McNeely v. Claremont Management Co.

Annotate this Case
[Civ. No. 19940. First Dist., Div. Three. Dec. 13, 1962.]

M. B. McNEELY et al., Plaintiffs and Respondents. v. CLAREMONT MANAGEMENT COMPANY, INC., Defendant and Appellant.


Tinning & DeLap, Dana Murdock, Robert T. Eshleman, and Robert N. Sanford, Jr., for Defendant and Appellant.

John T. Knox and Herbert G. Hawkins for Plaintiffs and Respondents.



Claremont Management Company, Inc., hereinafter referred to as the defendant, built a house which was purchased by M. B. McNeely and Frances J. McNeely, his wife, hereafter referred to as plaintiffs. The defendant gave plaintiffs a written warranty to the effect that the house had been constructed in substantial conformity with plans and specifications approved by the Federal Housing Commissioner. By its terms the warranty called for notice of breach to be given "within one year from the date of original conveyance of title to such Purchaser(s) or the date of initial occupancy of the dwelling, whichever first occurs: Provided further, however, That in the event the Purchaser(s) acquired title to the captioned property prior to the completion of construction of the dwelling thereon, such notice of nonconformity to the Warrantor may be given at any time or times within one year from the date of completion or initial occupancy of such dwelling, whichever first occurs." The warranty also contained the following: "Notice to Purchaser: Any Notice of Nonconformity Must be Delivered to the Warrantor No Later Than January 6, 1957. (Warrantor shall insert [210 Cal. App. 2d 751] date one year from initial occupancy, date of conveyance of title or date of completion, whichever event is applicable.)" A dispute between the parties relating to the scope of the warranty resulted in this suit and judgment in behalf of plaintiffs.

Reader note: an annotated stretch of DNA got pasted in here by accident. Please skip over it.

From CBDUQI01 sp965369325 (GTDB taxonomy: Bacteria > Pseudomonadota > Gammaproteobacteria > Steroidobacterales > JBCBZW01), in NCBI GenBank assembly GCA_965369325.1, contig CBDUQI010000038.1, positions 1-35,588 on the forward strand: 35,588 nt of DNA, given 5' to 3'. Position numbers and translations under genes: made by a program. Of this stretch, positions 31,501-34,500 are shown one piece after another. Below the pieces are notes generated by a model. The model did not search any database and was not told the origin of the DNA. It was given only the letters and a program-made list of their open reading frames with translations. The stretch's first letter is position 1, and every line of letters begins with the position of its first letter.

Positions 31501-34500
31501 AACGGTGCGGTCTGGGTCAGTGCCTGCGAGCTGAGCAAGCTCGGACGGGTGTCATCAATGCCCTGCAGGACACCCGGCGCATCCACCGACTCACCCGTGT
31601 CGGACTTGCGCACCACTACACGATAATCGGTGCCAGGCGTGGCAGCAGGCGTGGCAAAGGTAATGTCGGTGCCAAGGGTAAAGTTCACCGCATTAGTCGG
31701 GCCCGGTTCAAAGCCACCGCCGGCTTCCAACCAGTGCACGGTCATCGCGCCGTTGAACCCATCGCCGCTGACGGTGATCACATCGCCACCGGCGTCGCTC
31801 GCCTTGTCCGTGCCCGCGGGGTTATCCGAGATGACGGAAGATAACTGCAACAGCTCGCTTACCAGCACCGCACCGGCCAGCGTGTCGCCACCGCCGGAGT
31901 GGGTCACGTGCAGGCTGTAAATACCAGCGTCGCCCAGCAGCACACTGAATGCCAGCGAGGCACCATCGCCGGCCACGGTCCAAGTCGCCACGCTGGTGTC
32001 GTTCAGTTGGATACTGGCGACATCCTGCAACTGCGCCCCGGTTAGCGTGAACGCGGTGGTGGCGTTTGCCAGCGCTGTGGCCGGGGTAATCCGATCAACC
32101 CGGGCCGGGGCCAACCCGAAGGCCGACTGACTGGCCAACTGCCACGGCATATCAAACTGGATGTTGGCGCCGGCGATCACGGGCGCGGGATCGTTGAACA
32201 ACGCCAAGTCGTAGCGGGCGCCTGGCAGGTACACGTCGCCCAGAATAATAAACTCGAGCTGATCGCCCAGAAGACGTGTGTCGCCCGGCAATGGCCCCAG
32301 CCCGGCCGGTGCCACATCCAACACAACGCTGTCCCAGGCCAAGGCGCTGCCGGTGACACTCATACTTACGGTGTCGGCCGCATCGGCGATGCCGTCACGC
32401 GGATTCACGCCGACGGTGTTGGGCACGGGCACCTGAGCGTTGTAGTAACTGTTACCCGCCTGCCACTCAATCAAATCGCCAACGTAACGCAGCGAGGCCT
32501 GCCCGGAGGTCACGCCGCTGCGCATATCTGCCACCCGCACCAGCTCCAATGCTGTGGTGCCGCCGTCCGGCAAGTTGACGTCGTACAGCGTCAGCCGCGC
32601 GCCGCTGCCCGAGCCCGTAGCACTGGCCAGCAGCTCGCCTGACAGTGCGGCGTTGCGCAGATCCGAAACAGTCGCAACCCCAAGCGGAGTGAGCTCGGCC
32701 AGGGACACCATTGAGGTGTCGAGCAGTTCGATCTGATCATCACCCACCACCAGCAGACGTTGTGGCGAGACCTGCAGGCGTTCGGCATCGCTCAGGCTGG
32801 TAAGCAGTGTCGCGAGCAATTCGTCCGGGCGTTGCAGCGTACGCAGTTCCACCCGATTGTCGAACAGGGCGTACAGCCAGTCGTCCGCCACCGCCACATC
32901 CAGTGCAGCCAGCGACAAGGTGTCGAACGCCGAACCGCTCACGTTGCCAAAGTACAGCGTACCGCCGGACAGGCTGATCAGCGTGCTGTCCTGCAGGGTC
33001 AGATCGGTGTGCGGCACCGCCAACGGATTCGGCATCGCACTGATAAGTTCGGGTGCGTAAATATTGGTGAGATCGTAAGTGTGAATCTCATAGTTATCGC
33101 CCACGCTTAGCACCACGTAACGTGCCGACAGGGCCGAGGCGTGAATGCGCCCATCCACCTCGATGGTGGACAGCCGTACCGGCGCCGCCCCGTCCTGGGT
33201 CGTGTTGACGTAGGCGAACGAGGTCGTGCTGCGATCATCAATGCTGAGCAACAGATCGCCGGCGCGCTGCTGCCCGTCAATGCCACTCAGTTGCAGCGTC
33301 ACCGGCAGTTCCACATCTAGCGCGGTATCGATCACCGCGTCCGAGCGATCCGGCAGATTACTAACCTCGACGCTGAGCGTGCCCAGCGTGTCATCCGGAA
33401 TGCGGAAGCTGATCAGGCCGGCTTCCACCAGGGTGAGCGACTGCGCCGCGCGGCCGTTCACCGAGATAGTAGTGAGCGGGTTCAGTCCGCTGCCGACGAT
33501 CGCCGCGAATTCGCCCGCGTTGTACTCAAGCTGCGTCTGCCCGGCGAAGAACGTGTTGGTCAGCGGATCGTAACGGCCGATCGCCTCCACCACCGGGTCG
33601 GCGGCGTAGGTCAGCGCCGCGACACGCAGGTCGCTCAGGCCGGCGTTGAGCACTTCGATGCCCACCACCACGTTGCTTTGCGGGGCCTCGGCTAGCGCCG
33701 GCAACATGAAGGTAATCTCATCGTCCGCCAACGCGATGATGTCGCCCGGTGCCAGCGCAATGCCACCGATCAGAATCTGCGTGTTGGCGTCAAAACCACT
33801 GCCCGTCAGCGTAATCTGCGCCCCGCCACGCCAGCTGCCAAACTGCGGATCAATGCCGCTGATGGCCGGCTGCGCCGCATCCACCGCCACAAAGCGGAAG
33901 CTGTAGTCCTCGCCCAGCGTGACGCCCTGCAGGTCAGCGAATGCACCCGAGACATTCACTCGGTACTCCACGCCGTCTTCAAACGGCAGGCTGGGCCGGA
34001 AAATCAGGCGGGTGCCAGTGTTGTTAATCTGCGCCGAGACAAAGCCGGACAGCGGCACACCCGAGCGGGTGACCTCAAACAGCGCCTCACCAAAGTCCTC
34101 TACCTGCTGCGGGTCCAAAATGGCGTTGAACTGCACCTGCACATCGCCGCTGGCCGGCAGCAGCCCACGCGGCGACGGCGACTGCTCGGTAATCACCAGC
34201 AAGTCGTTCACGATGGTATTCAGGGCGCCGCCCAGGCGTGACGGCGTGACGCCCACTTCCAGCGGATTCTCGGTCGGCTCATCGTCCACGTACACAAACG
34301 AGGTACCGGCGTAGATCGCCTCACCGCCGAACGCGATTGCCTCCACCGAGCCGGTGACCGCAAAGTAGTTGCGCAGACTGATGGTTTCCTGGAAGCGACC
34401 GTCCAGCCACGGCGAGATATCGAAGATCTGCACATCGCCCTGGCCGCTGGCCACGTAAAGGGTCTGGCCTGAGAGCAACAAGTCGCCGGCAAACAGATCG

It appears from the evidence that prior to construction, plaintiffs and defendant entered into a subscription and purchase agreement, which provided for occupancy by plaintiffs on a rental basis. Plaintiffs first moved into the dwelling May 16, 1955 and took title on January 12, 1956. On January 14, 1956 plaintiffs served a notice on defendant asserting various deficiencies in the construction of the house. These items were adjusted by defendant. Later, on October 4, 1956, plaintiffs served a second notice on defendant claiming further deficiencies, but defendant refused to recognize this notice on the ground that the warranty period had expired. After trial the court found that, as to stated items, there had been a breach of warranty, and the judgment reflected the amount of money necessary to correct the defects.